We review de novo a district court's dismissal of a complaint under Rule 12(b)(6). Harkless v. Brunner , 545 F.3d 445, 449 (6th Cir. 2008). We construe the complaint in the light most favorable to the plaintiff, determining whether the plaintiff "undoubtedly can prove no set of facts in support of the claims that would entitle [her to] relief." Mixon v. Ohio , 193 F.3d 389, 400 (6th Cir. 1999) (citation omitted) (alteration added). We accept as true all factual allegations, but not "legal conclusions or unwarranted factual inferences." Id. (citing Morgan v. Church's Fried Chicken , 829 F.2d 10, 12 (6th Cir. 1987) ). The plaintiff must present a facially plausible complaint asserting more than bare legal conclusions. See Bell Atl. Corp. v. Twombly , 550 U.S. 544, 556, 127 S.Ct. 1955, 167 L.Ed.2d 929 (2007) ; Ashcroft v. Iqbal , 556 U.S. 662, 677-78, 129 S.Ct. 1937, 173 L.Ed.2d 868 (2009).


It is undisputed by the parties that age classifications are generally subject to rational-basis review. (Appellant's Br.3 at 4-5, 7-23; Appellee's Br. at 6). That standard places a heavy burden on Theile to "show there is no rational basis " for the classification; by the same token, Defendants "need not offer any rational basis so long as this Court can conceive of one." Ziss Bros. Constr. Co. v. City of Independence , Ohio , 439 Fed.Appx. 467, 476 (6th Cir. 2011) (quoting Club Italia Soccer & Sports Org., Inc. v. Charter Twp. of Shelby , 470 F.3d 286, 299 (2006) ) (emphasis added).

While not entirely escaping discriminatory treatment, the aged "have not experienced a history of purposeful unequal treatment." Murgia , 427 U.S. at 313, 96 S.Ct. 2562 (citation omitted). Age, therefore, is not a suspect classification, and "rationality is the proper standard by which to test" an age limitation under the Equal Protection Clause. Id. at 312, 96 S.Ct. 2562. The Supreme Court has repeatedly reaffirmed the standard. See, e.g., Vance v. Bradley , 440 U.S. 93, 96-97, 99 S.Ct. 939, 59 L.Ed.2d 171 (1979) (holding a statute survives review unless the classification "is so unrelated to ... any ... legitimate purpose[ ] that we can only conclude that the legislature's actions were irrational"); Kimel v. Fla. Board of Regents , 528 U.S. 62, 83, 120 S.Ct. 631, 145 L.Ed.2d 522 (2000) (finding age classifications "rationally related to a legitimate state interest" do not offend the Fourteenth Amendment).

Because the law is concededly settled as to the applicable standard of review, we are called upon to decide whether an exception to the foundational doctrine of stare decisis , Hilton v. South Carolina Pub. Rys. Comm'n , 502 U.S. 197, 202, 112 S.Ct. 560, 116 L.Ed.2d 560 (1991) (citation omitted), is justified. While stare decisis is not an "inexorable command," Burnet v. Coronado Oil & Gas Co. , 285 U.S. 393, 405-06, 52 S.Ct. 443, 76 L.Ed. 815 (1932) (Brandeis, J., dissenting), and courts on occasion "bow[ ] to the lessons of experience and the force of better reasoning," id. at 407-08, 52 S.Ct. 443, a departure from controlling precedent "demands special justification," Arizona v. Rumsey , 467 U.S. 203, 212, 104 S.Ct. 2305, 81 L.Ed.2d 164 (1984) (citation omitted). The bar is high indeed: the "governing decision[ ]" must be shown to be "unworkable or ... badly reasoned." See Payne v. Tennessee , 501 U.S. 808, 827, 111 S.Ct. 2597, 115 L.Ed.2d 720 (1991).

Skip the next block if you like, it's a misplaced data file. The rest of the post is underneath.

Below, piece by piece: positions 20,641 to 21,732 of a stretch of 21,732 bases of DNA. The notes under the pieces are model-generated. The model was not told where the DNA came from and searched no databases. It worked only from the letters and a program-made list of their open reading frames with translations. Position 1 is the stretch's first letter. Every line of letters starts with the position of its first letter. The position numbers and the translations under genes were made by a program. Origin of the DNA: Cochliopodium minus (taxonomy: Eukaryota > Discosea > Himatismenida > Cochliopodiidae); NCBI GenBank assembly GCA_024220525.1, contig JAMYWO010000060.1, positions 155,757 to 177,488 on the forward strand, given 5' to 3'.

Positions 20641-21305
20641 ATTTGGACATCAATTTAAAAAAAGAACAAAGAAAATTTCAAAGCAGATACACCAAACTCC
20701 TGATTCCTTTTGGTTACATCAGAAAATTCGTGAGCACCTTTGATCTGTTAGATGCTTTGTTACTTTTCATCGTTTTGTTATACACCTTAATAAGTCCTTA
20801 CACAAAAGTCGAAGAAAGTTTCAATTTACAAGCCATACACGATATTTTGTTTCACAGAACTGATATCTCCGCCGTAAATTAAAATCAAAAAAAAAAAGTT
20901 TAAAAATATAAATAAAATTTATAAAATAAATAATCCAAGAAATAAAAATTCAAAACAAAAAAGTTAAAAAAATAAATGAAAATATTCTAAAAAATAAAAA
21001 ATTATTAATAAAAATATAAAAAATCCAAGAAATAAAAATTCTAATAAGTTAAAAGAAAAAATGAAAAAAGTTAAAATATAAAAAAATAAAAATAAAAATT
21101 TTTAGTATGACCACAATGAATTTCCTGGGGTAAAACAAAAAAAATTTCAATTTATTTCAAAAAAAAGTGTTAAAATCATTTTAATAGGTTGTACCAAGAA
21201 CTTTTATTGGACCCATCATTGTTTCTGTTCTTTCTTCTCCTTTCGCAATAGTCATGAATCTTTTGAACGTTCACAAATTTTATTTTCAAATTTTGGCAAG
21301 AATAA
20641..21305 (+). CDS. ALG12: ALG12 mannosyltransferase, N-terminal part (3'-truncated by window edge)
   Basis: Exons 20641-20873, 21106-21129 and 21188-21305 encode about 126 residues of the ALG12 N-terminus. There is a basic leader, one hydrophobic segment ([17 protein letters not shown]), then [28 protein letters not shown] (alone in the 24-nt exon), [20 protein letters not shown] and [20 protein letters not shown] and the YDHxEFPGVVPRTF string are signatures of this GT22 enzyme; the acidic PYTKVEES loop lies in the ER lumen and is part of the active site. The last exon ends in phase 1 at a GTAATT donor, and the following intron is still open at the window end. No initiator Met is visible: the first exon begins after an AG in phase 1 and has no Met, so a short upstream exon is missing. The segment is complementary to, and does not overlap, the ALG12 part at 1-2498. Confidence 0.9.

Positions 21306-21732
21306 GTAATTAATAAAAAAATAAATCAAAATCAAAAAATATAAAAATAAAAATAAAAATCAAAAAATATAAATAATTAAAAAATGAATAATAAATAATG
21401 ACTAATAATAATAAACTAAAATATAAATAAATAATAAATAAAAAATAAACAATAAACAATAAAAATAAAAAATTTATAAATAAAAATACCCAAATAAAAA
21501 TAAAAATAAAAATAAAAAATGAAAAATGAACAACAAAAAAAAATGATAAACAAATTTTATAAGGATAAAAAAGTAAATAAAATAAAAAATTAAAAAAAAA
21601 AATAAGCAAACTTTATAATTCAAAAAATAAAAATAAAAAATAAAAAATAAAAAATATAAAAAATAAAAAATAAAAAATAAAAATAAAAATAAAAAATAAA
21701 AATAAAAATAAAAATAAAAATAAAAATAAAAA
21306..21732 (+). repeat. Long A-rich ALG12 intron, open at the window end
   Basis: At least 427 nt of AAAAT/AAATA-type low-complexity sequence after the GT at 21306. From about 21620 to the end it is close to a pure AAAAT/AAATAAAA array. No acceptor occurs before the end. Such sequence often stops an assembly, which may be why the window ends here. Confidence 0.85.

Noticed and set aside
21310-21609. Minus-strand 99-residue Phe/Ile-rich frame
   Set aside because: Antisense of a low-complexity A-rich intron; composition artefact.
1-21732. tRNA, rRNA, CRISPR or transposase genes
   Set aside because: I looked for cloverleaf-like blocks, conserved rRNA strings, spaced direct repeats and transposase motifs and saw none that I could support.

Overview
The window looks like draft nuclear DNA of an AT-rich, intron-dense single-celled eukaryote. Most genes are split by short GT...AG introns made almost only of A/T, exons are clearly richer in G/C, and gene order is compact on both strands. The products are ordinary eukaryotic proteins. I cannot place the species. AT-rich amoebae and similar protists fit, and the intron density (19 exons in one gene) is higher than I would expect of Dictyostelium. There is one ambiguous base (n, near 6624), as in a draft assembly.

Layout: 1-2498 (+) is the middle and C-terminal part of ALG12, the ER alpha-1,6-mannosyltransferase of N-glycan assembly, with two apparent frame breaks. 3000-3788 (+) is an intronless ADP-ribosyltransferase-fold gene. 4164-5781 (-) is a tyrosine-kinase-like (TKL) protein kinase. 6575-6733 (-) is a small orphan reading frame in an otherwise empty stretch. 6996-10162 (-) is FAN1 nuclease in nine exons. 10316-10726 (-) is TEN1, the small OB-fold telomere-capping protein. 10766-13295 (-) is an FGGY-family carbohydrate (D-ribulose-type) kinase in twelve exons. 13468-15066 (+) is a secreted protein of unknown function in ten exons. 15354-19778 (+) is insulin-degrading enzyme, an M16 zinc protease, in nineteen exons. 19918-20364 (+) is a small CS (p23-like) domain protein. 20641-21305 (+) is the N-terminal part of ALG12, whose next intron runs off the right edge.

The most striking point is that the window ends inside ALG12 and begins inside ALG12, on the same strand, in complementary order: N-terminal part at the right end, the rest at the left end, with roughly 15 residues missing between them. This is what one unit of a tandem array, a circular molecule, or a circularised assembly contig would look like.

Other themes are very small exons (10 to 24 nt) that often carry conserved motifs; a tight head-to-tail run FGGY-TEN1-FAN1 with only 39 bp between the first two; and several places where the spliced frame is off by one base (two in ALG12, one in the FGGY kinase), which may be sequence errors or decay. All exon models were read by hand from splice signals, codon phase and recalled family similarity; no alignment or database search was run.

In arguing for breaking with precedent as to the applicable standard of review, Theile posits the "similar[ity]" of "stereotyping and discrimination" directed at women and older persons. (Appellant's Br. at 16). However, Theile points to no supporting authority in case law, even the persuasive authority of a dissent. Rather, he simply states that "[t]he present case is more like those in which the middle level of scrutiny developed over time." (Id. at 12). That bare assertion simply assumes, rather than demonstrates, the thing to be proven—that age classifications warrant heightened scrutiny. Similarly conclusory is Theile's assertion that "females and older people have been and are often treated similarly—as weak, less intelligent, and less capable. Therefore, this court should analyze laws discriminating against them similarly." (Id. at 21).

Ultimately, Theile fails to marshal "the most convincing of reasons" showing that adhering to precedent here "puts us on a course that is sure error." See Citizens United v. Fed. Election Comm'n , 558 U.S. 310, 362, 130 S.Ct. 876, 175 L.Ed.2d 753 (2010). This Court will therefore not disturb the settled precedent of the Supreme Court and of the Sixth Circuit mandating rational-basis review for age-based classifications. See Kimel , 528 U.S. at 83, 120 S.Ct. 631 ; Murgia , 427 U.S. at 313-14, 96 S.Ct. 2562 ; Breck , 203 F.3d at 395.


We now turn to the substantive question of whether Michigan's judicial age limitation passes muster under the applicable standard—rational-basis review. Theile argues forcefully that the rule is "capricious, unjustified and irrational." (Appellant's Br. at 23-24). He points out that after mandatory retirement, judges often...